Tuesday, September 21, 2010

Odense: Hans Christian Andersen, Later Childhood Home, Street Busybodies

 Who is Good for What

 Hans Christian Andersen wrote a story in 1853 - She Was Good for Nothing.  There were those saying that the now-deceased character, alcoholic and more, was good for nothing.  Is that true, cried the son.  No, says the servant who knew her. She was a good and worthy person, although there are those who say she was good for nothing.  Find it at ://hca.gilead.org.il/good_for.html/ How much autobiography is in writing. Rhetorical, of course.

The second home that Andersen lived in as a child, older now.  It looks substantial, with the half timber filled in with substantial bricking - that will last for centuries.  The Yuppie look is deceiving. This was a slum at the time.

Now see the street, where, we are told, his mother walked down to the river to do the washing.  The road does slope right down into it, with cobbles making an underwater road-end for a while.  And so clean and peaceful now.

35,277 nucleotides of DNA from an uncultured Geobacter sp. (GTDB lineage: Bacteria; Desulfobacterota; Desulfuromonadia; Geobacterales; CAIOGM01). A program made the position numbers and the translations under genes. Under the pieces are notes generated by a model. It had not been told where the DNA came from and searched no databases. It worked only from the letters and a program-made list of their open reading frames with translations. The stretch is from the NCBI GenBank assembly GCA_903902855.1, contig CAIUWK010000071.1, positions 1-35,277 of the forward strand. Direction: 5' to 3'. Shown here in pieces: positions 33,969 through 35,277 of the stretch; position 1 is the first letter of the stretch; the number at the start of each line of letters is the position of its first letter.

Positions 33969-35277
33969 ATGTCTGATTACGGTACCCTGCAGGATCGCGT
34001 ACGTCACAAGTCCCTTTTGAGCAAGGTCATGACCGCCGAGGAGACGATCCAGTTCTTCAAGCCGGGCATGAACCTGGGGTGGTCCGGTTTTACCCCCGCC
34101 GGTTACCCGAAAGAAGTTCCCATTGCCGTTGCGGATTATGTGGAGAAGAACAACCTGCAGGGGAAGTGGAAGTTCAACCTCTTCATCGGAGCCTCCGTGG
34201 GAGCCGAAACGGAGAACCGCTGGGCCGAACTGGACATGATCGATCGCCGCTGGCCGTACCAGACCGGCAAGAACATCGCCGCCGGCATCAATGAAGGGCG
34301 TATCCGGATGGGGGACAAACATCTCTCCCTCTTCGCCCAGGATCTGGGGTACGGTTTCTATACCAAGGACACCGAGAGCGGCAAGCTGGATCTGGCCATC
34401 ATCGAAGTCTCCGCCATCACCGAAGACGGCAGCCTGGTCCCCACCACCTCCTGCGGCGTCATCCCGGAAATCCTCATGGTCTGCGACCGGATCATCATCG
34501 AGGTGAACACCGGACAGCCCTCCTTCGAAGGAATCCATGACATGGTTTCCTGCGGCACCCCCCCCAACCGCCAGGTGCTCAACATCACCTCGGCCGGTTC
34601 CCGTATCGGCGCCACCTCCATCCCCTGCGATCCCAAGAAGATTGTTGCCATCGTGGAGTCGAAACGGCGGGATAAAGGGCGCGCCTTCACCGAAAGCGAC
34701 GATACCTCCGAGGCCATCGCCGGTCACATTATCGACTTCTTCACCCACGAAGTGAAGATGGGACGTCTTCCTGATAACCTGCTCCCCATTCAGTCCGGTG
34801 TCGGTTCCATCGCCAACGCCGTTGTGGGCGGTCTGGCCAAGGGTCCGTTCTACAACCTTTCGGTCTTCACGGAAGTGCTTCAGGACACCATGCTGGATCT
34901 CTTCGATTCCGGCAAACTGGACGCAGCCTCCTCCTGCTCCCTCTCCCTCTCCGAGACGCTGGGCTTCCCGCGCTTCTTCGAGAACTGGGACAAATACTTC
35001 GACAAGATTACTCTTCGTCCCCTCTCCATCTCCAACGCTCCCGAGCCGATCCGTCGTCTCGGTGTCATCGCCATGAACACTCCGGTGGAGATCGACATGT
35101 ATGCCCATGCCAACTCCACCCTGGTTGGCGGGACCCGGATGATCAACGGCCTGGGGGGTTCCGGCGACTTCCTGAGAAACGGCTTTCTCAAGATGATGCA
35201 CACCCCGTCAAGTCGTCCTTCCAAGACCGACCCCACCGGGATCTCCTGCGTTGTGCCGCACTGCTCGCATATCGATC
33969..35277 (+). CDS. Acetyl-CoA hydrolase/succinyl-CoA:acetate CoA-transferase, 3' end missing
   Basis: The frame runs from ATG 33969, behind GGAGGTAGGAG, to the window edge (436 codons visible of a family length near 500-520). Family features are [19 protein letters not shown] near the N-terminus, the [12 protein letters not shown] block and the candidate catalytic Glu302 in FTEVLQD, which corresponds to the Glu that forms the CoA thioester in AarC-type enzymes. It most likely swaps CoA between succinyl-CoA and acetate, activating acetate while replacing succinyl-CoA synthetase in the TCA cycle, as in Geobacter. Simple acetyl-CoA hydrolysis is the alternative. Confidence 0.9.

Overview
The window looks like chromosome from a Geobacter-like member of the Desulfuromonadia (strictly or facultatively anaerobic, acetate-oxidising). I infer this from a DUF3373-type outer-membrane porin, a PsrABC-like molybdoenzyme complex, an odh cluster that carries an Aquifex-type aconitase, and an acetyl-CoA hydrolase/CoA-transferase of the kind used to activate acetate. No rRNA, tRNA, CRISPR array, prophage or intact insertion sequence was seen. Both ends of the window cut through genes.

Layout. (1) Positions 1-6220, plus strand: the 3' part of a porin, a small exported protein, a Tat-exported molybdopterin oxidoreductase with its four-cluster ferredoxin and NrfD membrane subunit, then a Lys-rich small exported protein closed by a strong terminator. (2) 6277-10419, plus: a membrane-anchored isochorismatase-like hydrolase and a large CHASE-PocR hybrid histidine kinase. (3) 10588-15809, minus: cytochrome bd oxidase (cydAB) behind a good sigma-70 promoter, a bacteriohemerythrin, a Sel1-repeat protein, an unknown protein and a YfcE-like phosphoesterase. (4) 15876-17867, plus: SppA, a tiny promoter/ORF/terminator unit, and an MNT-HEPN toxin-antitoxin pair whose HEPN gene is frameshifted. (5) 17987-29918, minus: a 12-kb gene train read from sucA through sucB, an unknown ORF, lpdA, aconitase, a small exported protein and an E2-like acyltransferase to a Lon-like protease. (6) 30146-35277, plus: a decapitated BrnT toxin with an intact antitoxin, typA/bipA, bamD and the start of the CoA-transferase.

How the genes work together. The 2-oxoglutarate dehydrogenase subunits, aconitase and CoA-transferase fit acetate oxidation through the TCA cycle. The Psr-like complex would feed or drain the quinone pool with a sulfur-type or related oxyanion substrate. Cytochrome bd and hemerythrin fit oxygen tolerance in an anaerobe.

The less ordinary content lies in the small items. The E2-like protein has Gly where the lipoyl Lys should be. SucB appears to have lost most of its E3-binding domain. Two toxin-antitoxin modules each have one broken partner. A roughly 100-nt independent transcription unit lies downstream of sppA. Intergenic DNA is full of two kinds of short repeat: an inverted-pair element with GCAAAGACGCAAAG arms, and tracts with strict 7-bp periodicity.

Note the slope away and up from the sidewalk - a build-in buttressing, as well as weight on the timbers.  His home is again the half-timber in white and brown.

On some of the houses here on the street where his mother walked to the river, are mirrored contraptions fixed to the window sides, and near doors.

Odense DK, busybodies installed on windows

A busybody is installed on a window to reflect who is there at the door below, who is going up and down the alley, and the people on the street can be seen without the watcher even disturbing the curtains. 

They are seen frequently in Philadelphia, where it is said that Benjamin Franklin invented them. They are still sold today, see ://www.franklinbusybody.com/features.asp/  The Benjamin Franklin Busybody.  Read the Busybody history at ://www.franklinbusybody.com/history.asp/

Now:  did Franklin get the idea from his trips to Europe; was he in Denmark, for example; or did Europe get the idea from him?

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